Evaluating Emotional and Biological Sensitivity to Maternal Behavior Among Self-Injuring and Depressed Adolescent Girls Using Nonlinear Dynamics


High sensitivity and reactivity to behaviors of family members characterize several forms of psychopathology, including self-inflicted injury (SII). We examined mother-daughter behavioral and psychophysiological reactivity during a conflict discussion using nonlinear dynamics to assess asymmetrical associations within time-series data. Depressed, SII, and control adolescents and their mothers participated (N = 76 dyads). We expected that (a) mothers’ evocative behaviors would affect behavioral and psychophysiological reactivity among depressed and, especially, SII adolescents, (b) adolescents’ behaviors would not evoke mothers’ behavioral or physiological reactivity, and (c) control teens and mothers would be less reactive, with no dynamic associations in either direction. Convergent cross-mapping with dewdrop regression, which identifies directional associations, indicated that mothers’ behaviors evoked behavioral responses among depressed and SII participants, but evoked psychophysiological reactivity for SII teens only. There were no effects of adolescents’ behavior on mothers’ reactivity. Results are interpreted based on sensitivity theories and directions for further research are outlined.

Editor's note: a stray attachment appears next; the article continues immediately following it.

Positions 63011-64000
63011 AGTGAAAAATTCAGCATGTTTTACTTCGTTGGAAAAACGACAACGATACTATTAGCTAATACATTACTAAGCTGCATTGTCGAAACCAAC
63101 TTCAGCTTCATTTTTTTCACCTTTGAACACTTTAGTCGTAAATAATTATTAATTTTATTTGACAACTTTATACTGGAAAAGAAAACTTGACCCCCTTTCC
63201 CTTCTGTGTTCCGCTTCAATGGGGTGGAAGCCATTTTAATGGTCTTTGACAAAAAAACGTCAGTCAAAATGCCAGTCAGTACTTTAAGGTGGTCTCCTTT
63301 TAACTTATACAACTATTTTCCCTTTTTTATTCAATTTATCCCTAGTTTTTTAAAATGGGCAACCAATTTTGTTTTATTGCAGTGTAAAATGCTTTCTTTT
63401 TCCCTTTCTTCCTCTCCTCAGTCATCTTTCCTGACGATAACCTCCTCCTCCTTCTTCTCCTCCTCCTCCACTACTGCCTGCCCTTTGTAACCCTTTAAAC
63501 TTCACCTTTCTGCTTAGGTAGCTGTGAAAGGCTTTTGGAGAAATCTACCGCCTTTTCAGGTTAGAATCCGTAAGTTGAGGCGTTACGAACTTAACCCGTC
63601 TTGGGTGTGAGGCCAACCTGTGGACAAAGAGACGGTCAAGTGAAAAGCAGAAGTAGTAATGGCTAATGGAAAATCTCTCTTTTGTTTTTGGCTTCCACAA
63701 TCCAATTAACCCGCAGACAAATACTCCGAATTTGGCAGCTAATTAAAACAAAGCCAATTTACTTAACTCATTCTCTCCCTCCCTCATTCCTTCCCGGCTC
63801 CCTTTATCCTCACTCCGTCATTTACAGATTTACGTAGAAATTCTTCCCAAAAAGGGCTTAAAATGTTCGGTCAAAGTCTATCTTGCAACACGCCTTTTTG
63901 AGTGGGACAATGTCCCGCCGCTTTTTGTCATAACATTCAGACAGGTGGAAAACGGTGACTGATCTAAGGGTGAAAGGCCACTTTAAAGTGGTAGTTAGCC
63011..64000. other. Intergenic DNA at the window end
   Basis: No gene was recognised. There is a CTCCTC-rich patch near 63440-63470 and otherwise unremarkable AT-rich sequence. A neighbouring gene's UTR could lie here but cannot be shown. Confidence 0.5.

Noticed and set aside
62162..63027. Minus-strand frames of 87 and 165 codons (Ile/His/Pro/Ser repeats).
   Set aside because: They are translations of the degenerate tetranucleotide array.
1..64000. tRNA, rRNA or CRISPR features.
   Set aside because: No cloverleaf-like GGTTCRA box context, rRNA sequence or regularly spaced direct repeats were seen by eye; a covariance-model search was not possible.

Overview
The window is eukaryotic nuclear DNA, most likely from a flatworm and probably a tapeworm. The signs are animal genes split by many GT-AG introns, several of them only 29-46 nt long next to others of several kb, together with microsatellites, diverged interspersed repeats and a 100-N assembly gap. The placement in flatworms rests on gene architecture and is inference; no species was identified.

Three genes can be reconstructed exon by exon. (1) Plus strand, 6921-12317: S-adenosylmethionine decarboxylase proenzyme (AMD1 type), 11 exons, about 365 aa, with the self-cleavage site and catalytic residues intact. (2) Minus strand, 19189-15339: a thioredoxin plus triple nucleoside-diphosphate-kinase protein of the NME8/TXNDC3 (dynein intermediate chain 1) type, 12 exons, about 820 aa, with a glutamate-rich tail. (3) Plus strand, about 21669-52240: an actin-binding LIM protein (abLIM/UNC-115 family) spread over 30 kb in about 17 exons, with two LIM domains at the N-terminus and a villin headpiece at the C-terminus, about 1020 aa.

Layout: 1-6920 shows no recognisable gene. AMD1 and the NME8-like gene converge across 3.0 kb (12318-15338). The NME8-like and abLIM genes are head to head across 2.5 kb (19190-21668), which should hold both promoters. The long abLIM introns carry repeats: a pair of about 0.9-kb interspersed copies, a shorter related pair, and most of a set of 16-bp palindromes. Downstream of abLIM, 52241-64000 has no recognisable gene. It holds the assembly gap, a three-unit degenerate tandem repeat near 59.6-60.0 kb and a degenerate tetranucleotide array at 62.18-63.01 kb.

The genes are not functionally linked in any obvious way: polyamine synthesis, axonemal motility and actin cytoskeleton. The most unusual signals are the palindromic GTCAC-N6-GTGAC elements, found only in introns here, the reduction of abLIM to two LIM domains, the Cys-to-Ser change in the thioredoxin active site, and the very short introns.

Clinical Psychological Science